The cryptocurrency, dubbed JPM Coin, is intended for the bank’s wholesale payments business that moves US$6 trillion around the world daily.
Unlike cryptocurrencies such as Bitcoin, retail investors will probably never own a JPM Coin as it’s supposed to be used by the bank’s large institutional clients that have passed regulatory checks, according to the report.
As each JPM Coin is redeemable for a single US dollar, its value is not supposed to fluctuate, which is similar in theory to the so-called stablecoins.
The bank will issue clients the coins after they make deposits of US dollars.
After the JPM coins are used for payments or security purchases, the bank will destroy the coins and clients will be given back a commensurate number of US dollars.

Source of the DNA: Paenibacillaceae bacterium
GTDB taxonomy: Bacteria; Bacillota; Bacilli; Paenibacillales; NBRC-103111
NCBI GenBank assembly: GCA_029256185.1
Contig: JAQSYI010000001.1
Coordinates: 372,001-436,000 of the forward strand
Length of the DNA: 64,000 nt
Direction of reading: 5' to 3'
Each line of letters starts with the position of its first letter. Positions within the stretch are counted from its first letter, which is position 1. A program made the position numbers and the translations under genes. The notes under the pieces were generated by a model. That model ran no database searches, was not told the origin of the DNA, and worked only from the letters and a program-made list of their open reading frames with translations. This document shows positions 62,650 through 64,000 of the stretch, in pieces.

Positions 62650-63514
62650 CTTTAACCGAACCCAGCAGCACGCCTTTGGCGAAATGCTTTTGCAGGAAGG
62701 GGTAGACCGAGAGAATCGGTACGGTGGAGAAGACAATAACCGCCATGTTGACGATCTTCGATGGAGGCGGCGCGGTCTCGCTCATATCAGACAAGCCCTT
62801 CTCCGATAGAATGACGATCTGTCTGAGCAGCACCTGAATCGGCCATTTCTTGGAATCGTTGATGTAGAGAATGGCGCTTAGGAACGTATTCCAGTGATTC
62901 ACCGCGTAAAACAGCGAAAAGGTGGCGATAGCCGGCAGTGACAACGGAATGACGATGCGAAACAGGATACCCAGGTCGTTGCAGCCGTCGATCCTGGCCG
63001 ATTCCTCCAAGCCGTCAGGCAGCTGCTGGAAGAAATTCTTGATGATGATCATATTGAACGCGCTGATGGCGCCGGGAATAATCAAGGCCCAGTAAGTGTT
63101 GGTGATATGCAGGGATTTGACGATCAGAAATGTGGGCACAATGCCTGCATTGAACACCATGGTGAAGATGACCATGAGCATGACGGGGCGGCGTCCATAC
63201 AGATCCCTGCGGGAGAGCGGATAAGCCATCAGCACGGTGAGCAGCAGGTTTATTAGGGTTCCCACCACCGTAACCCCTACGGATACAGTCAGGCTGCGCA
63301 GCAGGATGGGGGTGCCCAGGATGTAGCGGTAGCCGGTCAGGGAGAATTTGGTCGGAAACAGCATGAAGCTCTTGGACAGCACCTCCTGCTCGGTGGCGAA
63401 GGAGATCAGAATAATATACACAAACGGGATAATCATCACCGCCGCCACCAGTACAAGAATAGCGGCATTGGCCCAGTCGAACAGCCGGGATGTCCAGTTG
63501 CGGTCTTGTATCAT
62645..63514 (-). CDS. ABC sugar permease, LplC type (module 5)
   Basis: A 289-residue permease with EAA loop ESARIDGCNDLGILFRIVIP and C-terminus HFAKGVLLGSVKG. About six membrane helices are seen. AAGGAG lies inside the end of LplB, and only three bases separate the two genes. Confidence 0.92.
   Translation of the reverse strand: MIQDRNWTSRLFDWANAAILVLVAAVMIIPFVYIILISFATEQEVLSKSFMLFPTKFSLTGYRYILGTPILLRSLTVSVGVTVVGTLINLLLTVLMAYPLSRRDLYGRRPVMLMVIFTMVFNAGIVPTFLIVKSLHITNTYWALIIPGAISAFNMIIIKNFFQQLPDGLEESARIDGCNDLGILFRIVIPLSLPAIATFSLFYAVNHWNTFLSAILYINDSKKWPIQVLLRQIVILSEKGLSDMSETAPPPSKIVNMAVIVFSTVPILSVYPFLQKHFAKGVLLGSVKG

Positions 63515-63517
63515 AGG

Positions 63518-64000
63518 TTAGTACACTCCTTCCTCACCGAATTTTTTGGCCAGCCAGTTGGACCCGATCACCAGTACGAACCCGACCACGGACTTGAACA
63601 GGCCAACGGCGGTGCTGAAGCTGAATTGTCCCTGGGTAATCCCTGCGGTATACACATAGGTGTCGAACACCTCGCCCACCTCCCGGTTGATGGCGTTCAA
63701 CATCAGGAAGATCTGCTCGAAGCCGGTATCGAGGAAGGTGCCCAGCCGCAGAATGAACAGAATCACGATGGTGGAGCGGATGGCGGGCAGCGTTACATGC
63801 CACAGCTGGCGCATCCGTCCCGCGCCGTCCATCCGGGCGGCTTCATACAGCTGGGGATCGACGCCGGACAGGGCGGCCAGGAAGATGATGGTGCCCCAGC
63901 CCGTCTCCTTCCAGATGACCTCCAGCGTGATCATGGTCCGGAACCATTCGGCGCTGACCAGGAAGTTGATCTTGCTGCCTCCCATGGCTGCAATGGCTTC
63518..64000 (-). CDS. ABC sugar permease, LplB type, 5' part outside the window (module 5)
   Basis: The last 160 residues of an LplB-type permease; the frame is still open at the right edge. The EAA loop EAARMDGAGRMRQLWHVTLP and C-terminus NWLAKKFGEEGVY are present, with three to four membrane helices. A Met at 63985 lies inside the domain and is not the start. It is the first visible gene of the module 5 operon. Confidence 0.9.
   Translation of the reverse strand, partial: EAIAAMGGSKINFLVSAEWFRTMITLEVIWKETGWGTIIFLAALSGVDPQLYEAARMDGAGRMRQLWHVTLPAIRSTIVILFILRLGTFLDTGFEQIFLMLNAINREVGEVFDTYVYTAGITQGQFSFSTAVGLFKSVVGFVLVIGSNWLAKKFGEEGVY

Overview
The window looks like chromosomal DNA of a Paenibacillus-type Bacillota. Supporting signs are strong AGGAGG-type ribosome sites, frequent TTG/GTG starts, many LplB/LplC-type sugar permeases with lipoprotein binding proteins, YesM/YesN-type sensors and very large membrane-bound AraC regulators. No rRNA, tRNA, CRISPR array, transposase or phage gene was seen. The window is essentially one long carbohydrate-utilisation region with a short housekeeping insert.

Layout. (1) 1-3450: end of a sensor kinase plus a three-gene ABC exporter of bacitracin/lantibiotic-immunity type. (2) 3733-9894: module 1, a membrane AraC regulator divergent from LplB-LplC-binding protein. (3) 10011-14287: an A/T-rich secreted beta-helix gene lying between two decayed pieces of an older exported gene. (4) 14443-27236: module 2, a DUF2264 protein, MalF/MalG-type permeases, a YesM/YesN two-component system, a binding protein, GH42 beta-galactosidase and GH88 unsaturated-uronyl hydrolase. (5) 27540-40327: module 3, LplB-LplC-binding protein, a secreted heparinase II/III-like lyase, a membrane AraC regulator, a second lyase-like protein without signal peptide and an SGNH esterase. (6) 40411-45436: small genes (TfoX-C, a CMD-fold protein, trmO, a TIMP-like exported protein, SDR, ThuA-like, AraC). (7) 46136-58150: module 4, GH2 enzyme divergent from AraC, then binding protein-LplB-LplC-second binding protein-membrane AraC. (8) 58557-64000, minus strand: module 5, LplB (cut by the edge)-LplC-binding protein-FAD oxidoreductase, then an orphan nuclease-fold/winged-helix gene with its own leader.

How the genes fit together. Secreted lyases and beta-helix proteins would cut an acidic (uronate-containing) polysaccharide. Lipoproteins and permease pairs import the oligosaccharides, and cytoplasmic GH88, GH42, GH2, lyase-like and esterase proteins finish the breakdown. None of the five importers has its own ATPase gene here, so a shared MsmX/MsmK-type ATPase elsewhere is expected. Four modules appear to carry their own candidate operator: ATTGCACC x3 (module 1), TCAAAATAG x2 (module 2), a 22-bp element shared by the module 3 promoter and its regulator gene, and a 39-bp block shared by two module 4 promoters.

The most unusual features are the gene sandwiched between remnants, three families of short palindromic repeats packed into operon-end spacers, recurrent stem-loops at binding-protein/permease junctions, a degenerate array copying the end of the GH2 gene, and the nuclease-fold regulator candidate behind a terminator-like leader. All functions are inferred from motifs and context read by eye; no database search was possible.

Umar Farooq, head of J.P. Morgan's blockchain projects is quoted in the report as saying that the coin can be used for international payments for large corporate clients.
That means it could replace wire transfers on networks like Swift and payments can settle in real time and any time of the day.
Another application of the JPM Coin is securities transactions, Farooq was cited as saying. J.P. Morgan already tested a debt issuance on the blockchain last April. Real-time settlement again is the major benefit, according to the report.
Corporate customers of the bank’s treasury services can use the coin to replace the dollars they hold in subsidiaries across the world. With the JPM coin, it’s possible for a subsidiary to represent cash on the balance sheet without having to actually wire it to the unit.
The benefit of this is enterprises would be able to consolidate their money and get better rates for it, the report says.